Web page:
The Rutherford Health Department would like to remind residents of the concerns that need to be taken into consideration when a bat is observed inside a habitable area of a home.
The most common source of human rabies in the USA is from bats. Among the 21 naturally occurring cases of rabies in humans since 2001, 15 (71%) were associated with bats. Bat activity typically increases from May through September, resulting in a higher number of calls from the public concerning rabies transmission from bats to people.
Because bat bites may be less severe, heal rapidly, and therefore be more difficult to find or recognize than bites inflicted by larger mammals, care needs to be exhibited when responding to bat calls inside a dwelling. Post exposure treatment for rabies may be required for a human who;
has had direct bare skin contact with a bat.
persons in the same room as a bat and who might be unaware that a bite occurred such as an unsupervised infant, a sleeping adult, an intoxicated or mentally disabled person.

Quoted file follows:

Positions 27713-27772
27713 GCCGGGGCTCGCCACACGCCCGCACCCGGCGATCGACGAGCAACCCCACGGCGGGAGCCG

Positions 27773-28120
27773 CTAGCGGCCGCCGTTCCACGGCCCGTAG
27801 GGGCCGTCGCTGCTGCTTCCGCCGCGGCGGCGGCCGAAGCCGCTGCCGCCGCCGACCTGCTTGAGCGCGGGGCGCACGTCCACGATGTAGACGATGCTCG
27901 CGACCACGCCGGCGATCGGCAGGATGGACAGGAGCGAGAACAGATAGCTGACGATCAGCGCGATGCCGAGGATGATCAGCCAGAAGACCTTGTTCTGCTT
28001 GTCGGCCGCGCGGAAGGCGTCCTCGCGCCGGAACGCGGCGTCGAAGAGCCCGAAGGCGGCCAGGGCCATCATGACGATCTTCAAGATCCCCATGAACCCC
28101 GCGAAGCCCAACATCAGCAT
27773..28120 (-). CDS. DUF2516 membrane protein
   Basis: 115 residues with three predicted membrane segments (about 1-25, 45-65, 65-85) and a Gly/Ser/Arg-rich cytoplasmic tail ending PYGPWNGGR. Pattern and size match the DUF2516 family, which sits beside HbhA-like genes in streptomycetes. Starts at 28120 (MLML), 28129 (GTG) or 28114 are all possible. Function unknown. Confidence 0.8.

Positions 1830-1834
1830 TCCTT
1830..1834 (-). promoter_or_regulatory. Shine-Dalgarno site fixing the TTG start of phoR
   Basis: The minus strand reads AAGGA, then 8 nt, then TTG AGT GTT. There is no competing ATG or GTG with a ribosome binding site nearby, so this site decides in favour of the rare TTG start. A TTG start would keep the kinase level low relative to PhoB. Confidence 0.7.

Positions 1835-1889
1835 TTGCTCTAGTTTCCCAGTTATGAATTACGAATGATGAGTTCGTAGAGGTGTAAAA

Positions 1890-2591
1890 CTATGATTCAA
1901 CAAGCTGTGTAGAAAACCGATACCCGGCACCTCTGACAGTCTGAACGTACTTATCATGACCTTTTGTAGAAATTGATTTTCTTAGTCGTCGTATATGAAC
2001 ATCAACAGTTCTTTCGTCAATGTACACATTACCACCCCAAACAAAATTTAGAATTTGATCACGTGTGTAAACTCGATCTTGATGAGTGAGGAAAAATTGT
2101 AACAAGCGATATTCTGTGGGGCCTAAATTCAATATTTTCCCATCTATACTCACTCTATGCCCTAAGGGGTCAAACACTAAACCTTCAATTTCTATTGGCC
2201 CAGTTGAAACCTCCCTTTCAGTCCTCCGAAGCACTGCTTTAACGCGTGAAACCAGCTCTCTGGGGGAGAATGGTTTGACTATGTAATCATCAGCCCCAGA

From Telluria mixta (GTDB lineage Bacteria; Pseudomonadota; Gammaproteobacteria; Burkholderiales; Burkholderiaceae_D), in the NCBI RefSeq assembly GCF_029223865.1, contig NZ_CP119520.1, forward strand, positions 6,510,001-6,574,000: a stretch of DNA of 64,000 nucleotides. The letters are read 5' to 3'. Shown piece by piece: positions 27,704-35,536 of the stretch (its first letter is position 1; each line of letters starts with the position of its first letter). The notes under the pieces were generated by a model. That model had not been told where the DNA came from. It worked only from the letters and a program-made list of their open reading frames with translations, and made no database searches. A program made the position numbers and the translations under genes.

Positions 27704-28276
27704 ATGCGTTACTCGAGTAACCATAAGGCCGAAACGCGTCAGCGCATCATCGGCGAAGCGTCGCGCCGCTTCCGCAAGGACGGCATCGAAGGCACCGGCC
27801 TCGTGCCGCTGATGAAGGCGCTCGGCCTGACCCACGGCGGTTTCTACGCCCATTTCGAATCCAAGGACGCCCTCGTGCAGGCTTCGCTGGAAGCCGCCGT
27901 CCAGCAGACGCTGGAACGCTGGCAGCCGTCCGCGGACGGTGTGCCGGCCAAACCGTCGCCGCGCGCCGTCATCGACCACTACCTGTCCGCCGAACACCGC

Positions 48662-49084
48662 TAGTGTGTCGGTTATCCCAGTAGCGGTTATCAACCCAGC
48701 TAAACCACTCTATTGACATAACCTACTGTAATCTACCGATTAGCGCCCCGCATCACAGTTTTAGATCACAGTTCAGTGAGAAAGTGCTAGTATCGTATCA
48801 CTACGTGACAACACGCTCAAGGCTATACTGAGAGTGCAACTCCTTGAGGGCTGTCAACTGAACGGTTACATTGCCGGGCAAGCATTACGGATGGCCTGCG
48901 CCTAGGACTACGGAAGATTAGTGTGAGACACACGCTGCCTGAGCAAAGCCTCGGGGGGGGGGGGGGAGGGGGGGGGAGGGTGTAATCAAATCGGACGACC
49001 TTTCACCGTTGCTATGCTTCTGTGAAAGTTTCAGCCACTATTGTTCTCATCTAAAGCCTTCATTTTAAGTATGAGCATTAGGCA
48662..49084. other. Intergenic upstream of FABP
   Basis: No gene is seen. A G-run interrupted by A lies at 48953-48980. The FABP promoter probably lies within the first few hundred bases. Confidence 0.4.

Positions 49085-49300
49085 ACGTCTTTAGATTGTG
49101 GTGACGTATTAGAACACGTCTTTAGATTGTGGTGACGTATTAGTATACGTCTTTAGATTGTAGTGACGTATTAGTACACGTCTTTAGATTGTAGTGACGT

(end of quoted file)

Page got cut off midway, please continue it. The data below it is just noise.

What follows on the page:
The absence of an identifiable bite wound would not negate the decision to treat a person with the rabies post exposure treatment, as bat bite wounds are extremely small and may be virtually undetectable within hours.
Residents observing a bat in a habitable structure should be instructed to leave the bat alone until the Animal Control Officer and/or Police Department are notified. The Rutherford Health Department can be contacted weekdays for assistance at 201-460-3020 and after hours the Rutherford Police Department should be called at 201-939-6000. The State Health Department notes that “Residents should not open a window or otherwise release the bat from the home”.
Bats captured inside a habitable dwelling should be held until a determination is made by local health officials as to whether rabies testing of the bat is necessary. While the State Health Department reports that in 2014, 78 bats tested positive for rabies in New Jersey, it is very important to note that rabies is normally a fatal disease, if not treated promptly at the time of an exposure.